Critical National Infrastructure – How secure is your country? in conversation with TFL & Roke Watch Now

SolarWinds breach: What can we learn about
Third Party Risk Management?

Frequently Asked Questions

+  What is Vendor Risk Management?
+  What is Vendor Risk Management?
+  What is Vendor Risk Management?
+  What is Vendor Risk Management?
A SolarWind that blows nobody any good.
The SolarWinds “Sunburst” supply chain attack is challenging security teams across the world. From a Vendor Risk Management perspective, it is already a time of soul searching, learning and improvement.  We expect the situation to continue to develop over the coming days, weeks and months.  However, this is what we at C2 Cyber think so far.
What happened?
Attackers inserted their malicious code into a Solarwinds Orion network management product software update, way back in March 2020. Customers that implemented the update gave the attackers access to their networks. They used this to steal credentials to gain access to more data and largely do as they please. Key targets were US Government departments, but any Orion users will have been at risk. FireEye is so far the other best publicised victim.
What do we know?
1. It was a complex attack.
The attackers are believed to have poisoned SolarWinds source code, so that all customers got infected when they updated the software. This is not a trivial thing to do, as most modern software development has strong technical and procedural controls to prevent this happening. How did the attackers circumvent Solarwinds software update code signing? Or did SolarWinds drop the ball around their source code commit procedure? Similar attacks in the past have gained access to the target environment using a Remote Access Trojan and then found ways to access the credentials of authorised users. This means they could modify the code as though they were an authorised developer. Fireye has declared that the trojanised component is digitally signed and contains a backdoor that communicates with third-party servers controlled by the attackers.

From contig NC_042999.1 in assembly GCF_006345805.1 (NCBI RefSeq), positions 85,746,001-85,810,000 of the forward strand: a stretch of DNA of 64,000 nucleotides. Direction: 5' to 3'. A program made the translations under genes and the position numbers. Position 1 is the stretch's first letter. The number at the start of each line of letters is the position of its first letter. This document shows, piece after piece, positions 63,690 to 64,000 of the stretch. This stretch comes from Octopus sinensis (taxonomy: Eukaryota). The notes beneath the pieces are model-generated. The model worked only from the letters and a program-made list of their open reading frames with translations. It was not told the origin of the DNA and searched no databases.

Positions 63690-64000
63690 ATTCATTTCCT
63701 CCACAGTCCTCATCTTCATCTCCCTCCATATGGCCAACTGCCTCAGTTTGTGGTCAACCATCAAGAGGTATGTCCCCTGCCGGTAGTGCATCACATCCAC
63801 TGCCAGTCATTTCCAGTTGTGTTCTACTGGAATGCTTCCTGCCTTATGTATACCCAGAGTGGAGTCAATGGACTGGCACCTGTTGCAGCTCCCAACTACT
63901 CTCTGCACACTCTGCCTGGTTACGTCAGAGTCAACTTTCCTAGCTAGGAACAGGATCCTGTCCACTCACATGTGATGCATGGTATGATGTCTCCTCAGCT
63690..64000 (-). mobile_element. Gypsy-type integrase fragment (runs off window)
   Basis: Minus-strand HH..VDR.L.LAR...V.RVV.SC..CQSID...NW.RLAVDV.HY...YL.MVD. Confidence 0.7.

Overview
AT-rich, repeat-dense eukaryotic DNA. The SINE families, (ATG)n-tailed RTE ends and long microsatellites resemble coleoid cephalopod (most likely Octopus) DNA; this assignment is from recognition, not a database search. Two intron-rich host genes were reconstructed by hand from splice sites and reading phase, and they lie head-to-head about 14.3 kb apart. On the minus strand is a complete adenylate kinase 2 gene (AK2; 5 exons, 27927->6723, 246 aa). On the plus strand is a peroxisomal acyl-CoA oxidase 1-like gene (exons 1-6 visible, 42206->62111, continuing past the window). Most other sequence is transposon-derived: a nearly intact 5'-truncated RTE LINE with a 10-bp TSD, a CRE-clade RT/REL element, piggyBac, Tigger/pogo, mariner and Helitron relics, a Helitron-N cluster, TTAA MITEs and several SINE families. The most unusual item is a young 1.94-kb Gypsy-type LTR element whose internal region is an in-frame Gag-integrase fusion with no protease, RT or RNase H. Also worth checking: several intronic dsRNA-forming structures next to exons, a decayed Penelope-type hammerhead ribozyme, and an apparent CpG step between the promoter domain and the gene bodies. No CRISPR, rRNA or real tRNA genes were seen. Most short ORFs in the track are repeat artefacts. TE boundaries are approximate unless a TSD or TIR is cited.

2. It was very stealthy.
The adversaries used highly developed technical measures. A two-week dormancy phase, steganography, minimising malware use, all helped to masquerade as legitimate activity. This would suggest that the aim was to covertly steal and use credentials rather than disrupt. The backdoor delivered a stealthy malware dropper that does not leave traces on the disk. Luckily, Fireye went public when its red team tools were compromised. Otherwise, the Bad Actors could still be quietly working away within systems across the world.
What lessons can we already learn?
This supply chain attack emphasises the critical importance of supply chain risk management. But this was a highly sophisticated, targeted attack. It would be naïve to claim that using our service would have prevented your business being affected.

Luckily, the attack was clearly focussed, both from the perspective of the targets they were going after and the proxy through which they chose to attack. The prevalence of the Orion software means that the protagonists could have run amok through many other organisations if they chose to do so. In reality, the damage that has been done in terms of stolen information may never be known.

But just because you don’t believe you are a target of Foreign Intelligence Services does not mean that you won’t be attacked in the same way in six months' time. The aftermath of the NotPetya virus in 2017, and even Stuxnet in 2010, showed how quickly resources, tools and techniques that start off being the province of nation state actors move into the broader world of organised crime within months. The success of this exploit suggests we will see many more examples. And even if none of your direct vendors uses the affected system, one of their critical third parties may.

The real lesson from these types of attack is that vendor risk management needs to be a holistic practice.  Digital transformation has brought with it an exponentially complex supply chain risk – it is hard not to be inundated by third parties who all protect their networks in different ways and characterise their risks according to their own perspectives.  Working with critical vendors so that you both have a common view of the risks is key.  Collaborating and sharing concerns, intelligence, and observations can be a catalyst for action with a mutual purpose. The real solution must be a long term, continuous, standardised VRM programme based on self-assessment, external monitoring, technology-led questionnaires, threat feed monitoring, and ever more collaboration between customer and supplier.